The latest newsletter from the Federation for Children with Special Needs, a Boston-based non-profit organization that provides support and information for parents of disabled kids, has an article with safety tips to help parents of children on the autism spectrum. (See page 14 for the article written by Karen Douglass, mother of a five-year-old boy with autism.)
The tips complement this two-page handout produced by Dennis Debbaudt, a Florida parent who has become an advocate and safety expert for people with autism and runs Autism Risk & Safety Management, which produces training videos for public safety agencies and educators. Debbault's materials are written with both children and adults in mind.
The tips range from simple steps to those that require some shoe leather and homework. As with any contingency planning exercise, some of the steps are sobering. They include:
Program an "ICE" telephone number into your mobile phone contact list. ICE stands for "in case of emergency" who should be called. This is a good idea for everyone, but as Douglass points out, it's vital in an emergency if you become incapacitated while with your autistic child.
Childproof your routes of exit. Families with young children on the autism spectrum should consider putting door latches out of reach. Douglass notes that her family also installed an alarm system that sounds if a door is opened, so her son won't leave the house unnoticed.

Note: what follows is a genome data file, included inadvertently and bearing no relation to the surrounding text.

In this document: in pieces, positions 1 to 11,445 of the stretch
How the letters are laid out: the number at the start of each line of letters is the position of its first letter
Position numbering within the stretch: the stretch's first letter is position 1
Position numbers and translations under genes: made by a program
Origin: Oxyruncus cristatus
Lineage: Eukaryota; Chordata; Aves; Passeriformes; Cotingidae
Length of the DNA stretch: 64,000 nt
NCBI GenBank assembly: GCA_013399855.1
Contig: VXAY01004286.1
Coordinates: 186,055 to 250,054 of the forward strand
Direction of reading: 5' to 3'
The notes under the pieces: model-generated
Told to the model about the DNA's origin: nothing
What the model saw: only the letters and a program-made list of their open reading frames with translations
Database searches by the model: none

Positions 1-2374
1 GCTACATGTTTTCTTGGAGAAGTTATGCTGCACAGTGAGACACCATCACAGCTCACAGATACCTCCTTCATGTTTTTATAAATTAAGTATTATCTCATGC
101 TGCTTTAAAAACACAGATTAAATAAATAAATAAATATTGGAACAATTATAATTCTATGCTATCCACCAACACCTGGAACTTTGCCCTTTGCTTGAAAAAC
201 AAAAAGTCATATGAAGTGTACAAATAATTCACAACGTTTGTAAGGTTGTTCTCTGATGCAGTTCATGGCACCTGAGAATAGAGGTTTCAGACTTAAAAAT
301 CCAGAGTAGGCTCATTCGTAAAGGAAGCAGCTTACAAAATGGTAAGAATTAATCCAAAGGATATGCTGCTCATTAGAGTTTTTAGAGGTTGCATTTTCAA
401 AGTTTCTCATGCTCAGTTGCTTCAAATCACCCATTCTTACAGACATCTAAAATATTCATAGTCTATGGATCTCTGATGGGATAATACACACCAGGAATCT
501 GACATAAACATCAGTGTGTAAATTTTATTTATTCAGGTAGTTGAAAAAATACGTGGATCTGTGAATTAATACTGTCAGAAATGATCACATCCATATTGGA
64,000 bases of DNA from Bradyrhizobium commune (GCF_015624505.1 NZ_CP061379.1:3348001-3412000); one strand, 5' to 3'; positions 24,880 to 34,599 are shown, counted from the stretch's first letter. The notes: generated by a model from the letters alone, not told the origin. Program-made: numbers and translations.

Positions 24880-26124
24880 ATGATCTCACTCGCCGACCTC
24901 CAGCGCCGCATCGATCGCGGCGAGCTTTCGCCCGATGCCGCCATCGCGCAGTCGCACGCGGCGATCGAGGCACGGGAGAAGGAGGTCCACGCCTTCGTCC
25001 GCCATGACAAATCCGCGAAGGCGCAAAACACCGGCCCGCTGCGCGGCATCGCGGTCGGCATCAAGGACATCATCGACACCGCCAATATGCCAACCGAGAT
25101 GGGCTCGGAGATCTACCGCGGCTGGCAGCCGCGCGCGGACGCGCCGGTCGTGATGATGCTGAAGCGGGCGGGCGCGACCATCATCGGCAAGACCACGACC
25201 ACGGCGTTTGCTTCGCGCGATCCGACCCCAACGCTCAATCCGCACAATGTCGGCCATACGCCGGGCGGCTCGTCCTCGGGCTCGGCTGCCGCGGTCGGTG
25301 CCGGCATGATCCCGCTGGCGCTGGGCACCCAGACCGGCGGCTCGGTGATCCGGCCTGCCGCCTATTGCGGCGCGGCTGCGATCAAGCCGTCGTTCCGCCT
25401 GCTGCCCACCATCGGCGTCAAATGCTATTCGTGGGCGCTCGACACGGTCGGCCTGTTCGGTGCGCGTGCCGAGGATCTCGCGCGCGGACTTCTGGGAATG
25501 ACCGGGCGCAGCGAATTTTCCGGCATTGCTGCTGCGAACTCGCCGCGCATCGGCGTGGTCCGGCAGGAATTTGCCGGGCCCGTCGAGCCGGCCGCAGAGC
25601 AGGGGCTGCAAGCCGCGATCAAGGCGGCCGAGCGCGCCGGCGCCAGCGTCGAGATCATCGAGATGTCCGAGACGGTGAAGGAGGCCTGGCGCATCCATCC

Prepare an information sheet about your child to share with public safety officials. Debbaudt's handout has a suggested list of details to include that go beyond name, physical description and photograph: all telephone numbers for parents and caregivers; atypical behaviors the child may do that will attract attention; favorite locations to visit; likes and dislikes when it comes to approaching the person; and method of communication, both verbal and non-verbal. Debbaudt also recommends preparing a map of dangerous locations near your home, including bodies of water.
Get to know the local police and fire department. If your child's wandering off is a concern, Debbaudt recommends contacting police, fire and ambulance services with this information, so they can flag it in their emergency response database. "When we provide law enforcement with key information before an incident occurs," he writes, "we can expect better responses." Visit the police and fire stations and emergency medical technician (EMT) station.
The advice extends to traffic safety. Douglass' town agreed to install signs at both ends of her street, alerting motorists to the fact that a special needs child lives in the neighborhood. She advocates that other parents do the same in their communities.
Get to know your neighbors. It's important for parents to do their best to educate neighbors and friends about their children. "If the neighbors know about the child's special needs, they are much more likely to act quickly if they see a child outside alone or in unsafe situations," Douglass says.